Infrastructure teams are empowered to add new audits to EE Metrics when they are trying to enact change in their areas of ownership. These audits are powered by various data sources collected by the EE Metrics Events Pipeline and additional platform services: these are called metrics and are required for audits to determine the state of an entity. Once a metric is tracked, writing a new audit to the platform is simple. After many iterations of audits, we came up with a set of guidelines when writing a new audit:

  • Audits should contain enough context for teams to address and solve - if certain audits require a lot of external context, teams are to be directed to additional documentation to help them understand the requirements of the audit.
  • Audits should be actionable by the teams themselves. If improvements require heavy lifting from an infrastructure team, the infrastructure team should directly drive those improvements.
  • Audits should be targeted at the team level across the engineering organization. For example, checking for a particular antipattern one specific developer introduced is not the goal for audits.

Once a new audit configuration is deployed, the Team Health Reports are updated to include the new audit.

We’ve taken a democratic approach of allowing infrastructure teams to define their audits’ thresholds and impact levels by establishing defined criteria and providing guidance. While we initially had concerns that infrastructure teams would view their audits as always having the highest impact, we found metric owners have a good understanding on how their audits play in the bigger picture in the overall health of a team.

Required Migrations

Required Migrations are any engineering efforts highlighted at the organizational level that are deemed important. These are engineering initiatives that are to be completed by their respective due dates. Some examples of a Required Migration could be an internal migration of services from a deprecated technology to a new technology or organization level upgrades to repositories. These are migrations for technologies that pose the most risk or have outsized benefits across the entire engineering org.

Figure 5: Example of failing Required Migrations

Figure 5: Example of failing Required Migrations

Why is EE Metrics important for Required Migrations?

It can be difficult to highlight and keep track of engineering initiatives that are important to be done at the organization level. Since EE Metrics collects and displays audit results, this can be leveraged to provide an accurate assessment on the completion of an engineering initiative. This aims to provide a platform to keep track of and send detailed reports on the progress of these initiatives at the team and organization level. Teams often do not have the bandwidth to address all of the audits surfaced. To alleviate this, Required Migrations serve as a way to prioritize engineering initiatives. Required Migrations are part of the roadmap planning process org-wide where teams must commit time to addressing these migrations. The goal of EE Metrics is to further increase visibility of these initiatives within the organization.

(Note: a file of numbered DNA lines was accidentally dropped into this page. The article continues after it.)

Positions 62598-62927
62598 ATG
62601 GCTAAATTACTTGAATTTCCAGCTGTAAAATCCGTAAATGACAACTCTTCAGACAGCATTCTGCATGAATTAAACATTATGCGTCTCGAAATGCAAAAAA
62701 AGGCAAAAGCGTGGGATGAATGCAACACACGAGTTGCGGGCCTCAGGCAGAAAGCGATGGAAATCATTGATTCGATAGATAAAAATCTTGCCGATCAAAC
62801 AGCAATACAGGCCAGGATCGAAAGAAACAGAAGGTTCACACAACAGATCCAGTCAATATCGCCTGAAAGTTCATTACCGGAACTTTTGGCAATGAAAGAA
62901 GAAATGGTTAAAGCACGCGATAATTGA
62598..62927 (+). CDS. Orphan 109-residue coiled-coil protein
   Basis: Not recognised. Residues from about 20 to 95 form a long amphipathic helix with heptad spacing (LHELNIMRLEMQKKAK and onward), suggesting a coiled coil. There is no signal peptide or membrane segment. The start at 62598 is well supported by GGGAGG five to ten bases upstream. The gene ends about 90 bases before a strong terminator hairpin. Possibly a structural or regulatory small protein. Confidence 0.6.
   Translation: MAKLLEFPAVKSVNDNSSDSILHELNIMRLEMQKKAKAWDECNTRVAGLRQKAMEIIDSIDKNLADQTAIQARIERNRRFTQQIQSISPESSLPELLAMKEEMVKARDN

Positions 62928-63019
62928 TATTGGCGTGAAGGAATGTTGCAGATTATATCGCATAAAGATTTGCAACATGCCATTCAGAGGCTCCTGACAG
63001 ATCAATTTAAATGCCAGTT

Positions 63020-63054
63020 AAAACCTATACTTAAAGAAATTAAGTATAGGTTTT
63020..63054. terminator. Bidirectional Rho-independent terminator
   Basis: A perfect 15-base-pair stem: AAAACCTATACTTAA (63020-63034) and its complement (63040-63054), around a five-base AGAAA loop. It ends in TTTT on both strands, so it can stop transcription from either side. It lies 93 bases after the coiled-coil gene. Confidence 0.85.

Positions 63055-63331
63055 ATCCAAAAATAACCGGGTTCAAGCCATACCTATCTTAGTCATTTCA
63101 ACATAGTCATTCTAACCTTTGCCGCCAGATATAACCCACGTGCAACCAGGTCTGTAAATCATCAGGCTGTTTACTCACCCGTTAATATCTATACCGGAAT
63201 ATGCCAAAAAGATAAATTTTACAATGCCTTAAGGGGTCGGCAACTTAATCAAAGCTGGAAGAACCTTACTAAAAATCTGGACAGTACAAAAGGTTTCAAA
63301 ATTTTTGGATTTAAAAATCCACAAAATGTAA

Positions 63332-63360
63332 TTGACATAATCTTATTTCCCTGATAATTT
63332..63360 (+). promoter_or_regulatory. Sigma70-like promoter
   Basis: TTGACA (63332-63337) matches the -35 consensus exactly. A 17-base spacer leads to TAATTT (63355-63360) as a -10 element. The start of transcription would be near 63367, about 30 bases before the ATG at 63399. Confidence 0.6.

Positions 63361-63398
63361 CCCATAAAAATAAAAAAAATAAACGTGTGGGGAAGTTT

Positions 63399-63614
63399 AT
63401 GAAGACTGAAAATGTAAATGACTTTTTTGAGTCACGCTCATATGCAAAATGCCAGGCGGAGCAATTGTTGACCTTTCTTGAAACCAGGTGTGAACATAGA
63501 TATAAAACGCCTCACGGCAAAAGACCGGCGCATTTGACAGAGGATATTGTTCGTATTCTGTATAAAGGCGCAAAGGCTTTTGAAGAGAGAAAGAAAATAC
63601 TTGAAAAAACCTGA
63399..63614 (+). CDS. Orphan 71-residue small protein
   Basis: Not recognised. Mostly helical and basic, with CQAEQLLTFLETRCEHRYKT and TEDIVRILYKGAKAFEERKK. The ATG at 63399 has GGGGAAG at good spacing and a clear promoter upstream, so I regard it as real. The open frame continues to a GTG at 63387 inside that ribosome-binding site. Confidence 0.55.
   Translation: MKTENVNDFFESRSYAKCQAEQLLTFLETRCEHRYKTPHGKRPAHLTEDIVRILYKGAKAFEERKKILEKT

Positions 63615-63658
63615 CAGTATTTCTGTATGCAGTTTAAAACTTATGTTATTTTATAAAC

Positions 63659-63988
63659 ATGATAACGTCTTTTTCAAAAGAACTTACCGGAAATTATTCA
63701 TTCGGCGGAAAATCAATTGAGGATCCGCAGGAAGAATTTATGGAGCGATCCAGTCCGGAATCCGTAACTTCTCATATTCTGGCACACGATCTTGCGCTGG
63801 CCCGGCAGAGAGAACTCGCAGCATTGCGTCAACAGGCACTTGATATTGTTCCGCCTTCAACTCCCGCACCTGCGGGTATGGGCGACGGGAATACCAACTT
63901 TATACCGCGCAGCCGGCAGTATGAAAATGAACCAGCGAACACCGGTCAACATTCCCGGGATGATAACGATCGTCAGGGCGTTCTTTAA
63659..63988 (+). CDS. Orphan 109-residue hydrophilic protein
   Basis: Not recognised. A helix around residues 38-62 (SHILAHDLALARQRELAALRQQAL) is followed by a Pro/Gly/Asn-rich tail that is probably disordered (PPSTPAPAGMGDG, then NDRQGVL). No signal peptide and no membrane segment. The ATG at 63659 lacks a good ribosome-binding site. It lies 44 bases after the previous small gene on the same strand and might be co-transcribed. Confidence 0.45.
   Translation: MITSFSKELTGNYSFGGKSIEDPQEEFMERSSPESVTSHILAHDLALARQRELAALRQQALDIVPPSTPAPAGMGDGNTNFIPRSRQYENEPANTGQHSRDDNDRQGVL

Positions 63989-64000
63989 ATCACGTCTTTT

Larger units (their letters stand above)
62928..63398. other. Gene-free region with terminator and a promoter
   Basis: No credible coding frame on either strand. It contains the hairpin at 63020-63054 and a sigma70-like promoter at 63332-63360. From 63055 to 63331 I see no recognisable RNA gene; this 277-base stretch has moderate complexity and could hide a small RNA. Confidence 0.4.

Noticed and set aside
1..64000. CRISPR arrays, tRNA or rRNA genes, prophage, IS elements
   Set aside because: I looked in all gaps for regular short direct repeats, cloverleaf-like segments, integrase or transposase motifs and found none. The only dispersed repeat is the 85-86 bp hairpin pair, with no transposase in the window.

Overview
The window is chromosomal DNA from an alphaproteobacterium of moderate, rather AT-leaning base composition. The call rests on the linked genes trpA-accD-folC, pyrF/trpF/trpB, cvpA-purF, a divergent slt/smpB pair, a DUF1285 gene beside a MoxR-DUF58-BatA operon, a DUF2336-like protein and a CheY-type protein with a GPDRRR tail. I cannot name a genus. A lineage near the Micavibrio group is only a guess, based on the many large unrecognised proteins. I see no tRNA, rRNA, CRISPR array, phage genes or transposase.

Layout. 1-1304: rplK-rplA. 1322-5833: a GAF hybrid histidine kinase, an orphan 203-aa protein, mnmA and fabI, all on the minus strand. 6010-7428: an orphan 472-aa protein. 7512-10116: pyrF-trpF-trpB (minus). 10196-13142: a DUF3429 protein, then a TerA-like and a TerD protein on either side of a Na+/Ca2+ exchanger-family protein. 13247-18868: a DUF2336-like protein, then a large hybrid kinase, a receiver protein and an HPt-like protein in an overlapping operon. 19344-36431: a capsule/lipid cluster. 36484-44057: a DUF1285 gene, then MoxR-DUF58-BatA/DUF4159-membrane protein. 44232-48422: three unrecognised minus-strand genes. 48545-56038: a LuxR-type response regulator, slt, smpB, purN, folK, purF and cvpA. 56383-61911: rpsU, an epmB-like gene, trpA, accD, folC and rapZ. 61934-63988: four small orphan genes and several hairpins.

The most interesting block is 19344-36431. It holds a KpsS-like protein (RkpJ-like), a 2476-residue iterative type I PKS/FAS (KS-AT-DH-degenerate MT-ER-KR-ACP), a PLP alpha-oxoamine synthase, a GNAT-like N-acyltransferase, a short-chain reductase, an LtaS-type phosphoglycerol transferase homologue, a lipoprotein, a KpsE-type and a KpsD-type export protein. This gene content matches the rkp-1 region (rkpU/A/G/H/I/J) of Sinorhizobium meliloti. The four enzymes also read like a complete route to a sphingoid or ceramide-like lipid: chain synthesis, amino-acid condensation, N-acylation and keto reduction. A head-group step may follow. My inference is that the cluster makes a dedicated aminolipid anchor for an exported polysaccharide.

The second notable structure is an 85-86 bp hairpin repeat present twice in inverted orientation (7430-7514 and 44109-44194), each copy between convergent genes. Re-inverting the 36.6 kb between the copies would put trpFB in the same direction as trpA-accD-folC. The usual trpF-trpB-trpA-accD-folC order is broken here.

What is the process to designate a migration as ‘Required’?

Determining whether a migration is a top initiative or not depends on several factors. Generally, the overall process is as follows:

  • Migration authors discuss with their Engineering Manager to propose the escalation of migrations based on importance, severity, and potential consequences if left undone.
  • Various EMs, TPMs, and Directors coordinate the tentative list of required migrations.
  • VPs approve the list of migrations and it is labeled as Required Migrations.
  • Migration authors are designated as the owner foreseeing the completion of their migration. A corresponding migration and audit are created in the EE Metrics services for each Required Migration.

As teams and organization leaders are aware of the required migrations that need to be accomplished, it becomes easier to ensure completion of these migrations are done by a specific date.

How has EE Metrics helped Yelp?

EE Metrics serves as a hub for employees to easily identify engineering initiatives and issues that need to be resolved. By handling these issues and performing migrations early on, this reduces technical debt and improves developer effectiveness. As an organization grows and expands, identifying engineering initiatives and potential issues becomes harder to echo without a centralized platform.

A team at Yelp had a cohorting issue with an experiment they were running. This caused a lot of headaches: identifying the problem was difficult and unclear. The team in question checked their EE Metrics Team Health Report and found the audit pointing out deficiencies in their experiment.

Figure 6: The audit that was pointing out that one of their experiments was deficient

Figure 6: The audit that was pointing out that one of their experiments was deficient

The team was able to solve their issue and strived to continue to improve their EE Metrics scores. This had been helpful for their team that they decided to share their experiences with us about EE Metrics and how it had helped them.

The team at Yelp provided a nice testimonial for our team

The team at Yelp provided a nice testimonial for our team

What’s next for EE Metrics?

We’re delighted by all the internal usage of EE Metrics and we will continue to iterate and develop tools to better surface visibility of debt at the company. We hope to see EE Metrics continue paving the path to become a powerful tool when we’re addressing technical debt.


We would like to send a warm thank you to all past, present and future individuals who have contributed to the development of EE Metrics.